“Tricky. Yet your army liked you,” I say.

“Everyone likes me. Now eat your damn rabbit. You’re skinny as a razor.”

The winter grows colder. We live in the deep north woods, far north of Ceres, northwest of my former highlands. I have not yet seen a soldier of Mars. I don’t know what I would do if I did.

“I’ve hidden from everyone but you,” Mustang says. “It keeps me alive and ticking.”

“What’s your plan?” I ask.

She laughs at herself. “To be alive and ticking.”

“You’re better at it than I am.” “How do you mean?”

“No one in your House would have betrayed you.”

“Because I didn’t rule like you,” she says. “You have to remember, people don’t like being told what to do. You can treat your friends like servants and they’ll love you, but you tell them they’re servants and they’ll kill you. Anyway, you put too much stock in hierarchy and fear.”


“Who else? I could spot it a mile away. All you cared about was your mission, whatever it is. You’re like a driven arrow with a very depressing shadow. First time I met you, I knew you’d cut my throat to get whatever it is you want.” She waits for a moment. “What is it that you want, by the way?”

“To win,” I say.

“Oh, please. You’re not that simple.”

“You think you know me?” The coals crackle in our small fire.

“I know you cry in your sleep for a girl named Eo. Sister? Or a girl you loved? It is a very off Color name. Like yours.”

“I’m a farplanet hayseed. Didn’t they tell you?”

“They wouldn’t tell me anything. I don’t get out much. Strict father.” She waves a hand. “Anyway, doesn’t matter. All that matters is that no one trusts you because it’s obvious you care more about your goal than you do about them.”

“And you’re something different?”

“Oh, very much so, Sir Reaper. I like people more than you do. You are the wolf that howls and bites. I am the mustang that nuzzles the hand. People know they can work with me. With you? Hell, kill or be killed.”

She’s right.

When I had a tribe, I did it right. I made every boy and every girl love me. Made them earn their keep. I taught them how to kill a goat as if I knew how. I gave them fire as if I had created the matches. I shared a secret with them—that we had food and Titus didn’t. They saw me as their father. I remember it in their eyes. When Titus was alive, I was a symbol of goodness and hope. Then when he died … I became him.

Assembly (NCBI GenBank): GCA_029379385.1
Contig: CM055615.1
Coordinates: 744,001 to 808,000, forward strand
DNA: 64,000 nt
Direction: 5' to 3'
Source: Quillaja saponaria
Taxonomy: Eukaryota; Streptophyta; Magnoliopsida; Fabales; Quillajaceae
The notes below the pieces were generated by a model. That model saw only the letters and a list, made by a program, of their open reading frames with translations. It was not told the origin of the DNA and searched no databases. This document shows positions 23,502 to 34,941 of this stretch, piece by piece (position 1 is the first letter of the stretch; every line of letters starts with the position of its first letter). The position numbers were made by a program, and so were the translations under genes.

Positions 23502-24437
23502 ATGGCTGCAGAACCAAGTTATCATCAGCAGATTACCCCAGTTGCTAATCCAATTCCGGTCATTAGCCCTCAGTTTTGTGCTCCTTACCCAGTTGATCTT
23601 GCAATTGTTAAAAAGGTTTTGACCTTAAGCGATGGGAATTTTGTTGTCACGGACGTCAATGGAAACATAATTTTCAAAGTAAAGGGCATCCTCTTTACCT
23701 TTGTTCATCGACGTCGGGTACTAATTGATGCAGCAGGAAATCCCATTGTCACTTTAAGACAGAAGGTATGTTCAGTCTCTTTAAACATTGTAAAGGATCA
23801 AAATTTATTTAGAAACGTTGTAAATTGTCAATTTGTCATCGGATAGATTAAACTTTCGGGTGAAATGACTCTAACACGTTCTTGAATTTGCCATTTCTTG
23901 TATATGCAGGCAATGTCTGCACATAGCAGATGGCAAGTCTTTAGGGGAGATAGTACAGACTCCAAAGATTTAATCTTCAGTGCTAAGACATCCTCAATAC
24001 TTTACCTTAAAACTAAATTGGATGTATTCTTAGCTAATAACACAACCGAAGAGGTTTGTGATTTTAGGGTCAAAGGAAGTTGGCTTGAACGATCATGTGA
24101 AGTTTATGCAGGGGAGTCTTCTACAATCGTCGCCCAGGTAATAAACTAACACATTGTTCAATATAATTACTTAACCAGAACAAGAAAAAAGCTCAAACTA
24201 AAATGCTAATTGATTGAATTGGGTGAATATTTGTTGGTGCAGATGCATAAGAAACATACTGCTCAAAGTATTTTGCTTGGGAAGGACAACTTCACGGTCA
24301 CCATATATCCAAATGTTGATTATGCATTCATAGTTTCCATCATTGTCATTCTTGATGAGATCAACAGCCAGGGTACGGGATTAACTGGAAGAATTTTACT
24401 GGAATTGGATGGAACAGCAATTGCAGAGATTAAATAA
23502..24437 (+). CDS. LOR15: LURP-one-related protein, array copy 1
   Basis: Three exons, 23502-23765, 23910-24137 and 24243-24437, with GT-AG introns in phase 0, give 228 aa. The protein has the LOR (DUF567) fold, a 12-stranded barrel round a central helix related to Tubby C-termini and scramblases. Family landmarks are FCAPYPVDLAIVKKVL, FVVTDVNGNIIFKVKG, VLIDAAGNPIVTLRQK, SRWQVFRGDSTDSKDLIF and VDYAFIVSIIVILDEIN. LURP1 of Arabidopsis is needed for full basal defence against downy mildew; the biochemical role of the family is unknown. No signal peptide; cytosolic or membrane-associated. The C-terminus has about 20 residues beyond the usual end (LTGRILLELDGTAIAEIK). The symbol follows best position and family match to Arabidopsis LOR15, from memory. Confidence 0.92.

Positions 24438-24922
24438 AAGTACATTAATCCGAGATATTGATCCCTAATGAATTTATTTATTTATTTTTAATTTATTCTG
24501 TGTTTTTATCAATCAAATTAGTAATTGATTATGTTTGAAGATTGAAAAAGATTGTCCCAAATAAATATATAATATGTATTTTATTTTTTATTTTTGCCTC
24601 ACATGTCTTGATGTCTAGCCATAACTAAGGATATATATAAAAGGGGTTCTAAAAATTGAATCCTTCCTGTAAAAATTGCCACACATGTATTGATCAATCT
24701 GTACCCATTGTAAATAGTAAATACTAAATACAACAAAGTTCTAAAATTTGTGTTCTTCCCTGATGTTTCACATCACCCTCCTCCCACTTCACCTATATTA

“Sometimes I forget that the Institute is meant to teach me things,” I say to Mustang.

The golden girl tilts her head at me. “Like how we must live for more?”

Her words strike my heart. They echo through time from another’s lips. Live for more. More than power. More than vengeance. More than what we’re given.

I must learn better than them, not simply beat them. That is how I will help Reds. I am a boy. I am foolish. But if I learn to become a leader, I can be more than an agent of the Sons of Ares. I can give my people a future. That is what Eo wanted.

Deep winter. The wolves are hungry now. They howl in the night. When Mustang and I make a kill, we sometimes have to scare them off. But when we kill a caribou at dusk, a pack descends from the northlands. They come from the trees like dark specters. Shadows. The biggest of them is my size. His fur is white. The fur of the others is gray, no longer black. These wolves change with the season. I watch how they surround us. Each moves with individual cunning. Yet each moves as part of the pack.

“This is how we should fight,” I whisper to Mustang as we watch the wolves approach.

“Could we talk about this later?”

We take down the pack leader with three arrows. The rest flee. Mustang and I set to skinning the big white brute. As she slips her knife along beneath the fur, she looks up, nose red from the cold.

“Slaves aren’t part of the pack, so we can’t fight like them. Not that it matters. The wolves don’t have it right either. They take too much from their pack leader. Cut off the head, the body retreats.”

“So the answer is autonomy,” I say. “Maybe.” She bites her lip.

Later that night, she elaborates. “It’s like a hand.” She sits close and cozy, leg touching mine. Close enough for guilt to crawl along my spine. The caribou roasts, filling the cave with a cozy, thick aroma. A blizzard rages outside and the wolf fur dries over the fire.

“Give me your hand,” she says. “Which is your best finger?” “They are all better at different things.”

“Don’t be obstinate.”

I tell her my thumb. She has me try to hold a stick with only my thumb. She easily pulls it from my grasp. Then she has me hold it without my thumb and only the other fingers. With a twist, the stick is free.

“Imagine that your thumb is your Housemembers. The fingers are all the slaves you have conquered. The Primus or whoever is the brain. It all works pretty gory seamlessly. Yeah?”

She can’t pull the stick from my grip. I set it down and ask her the point.

“Now try to do something beyond simply grabbing the standard. Just move your thumb counterclockwise and your fingers clockwise except your middle.”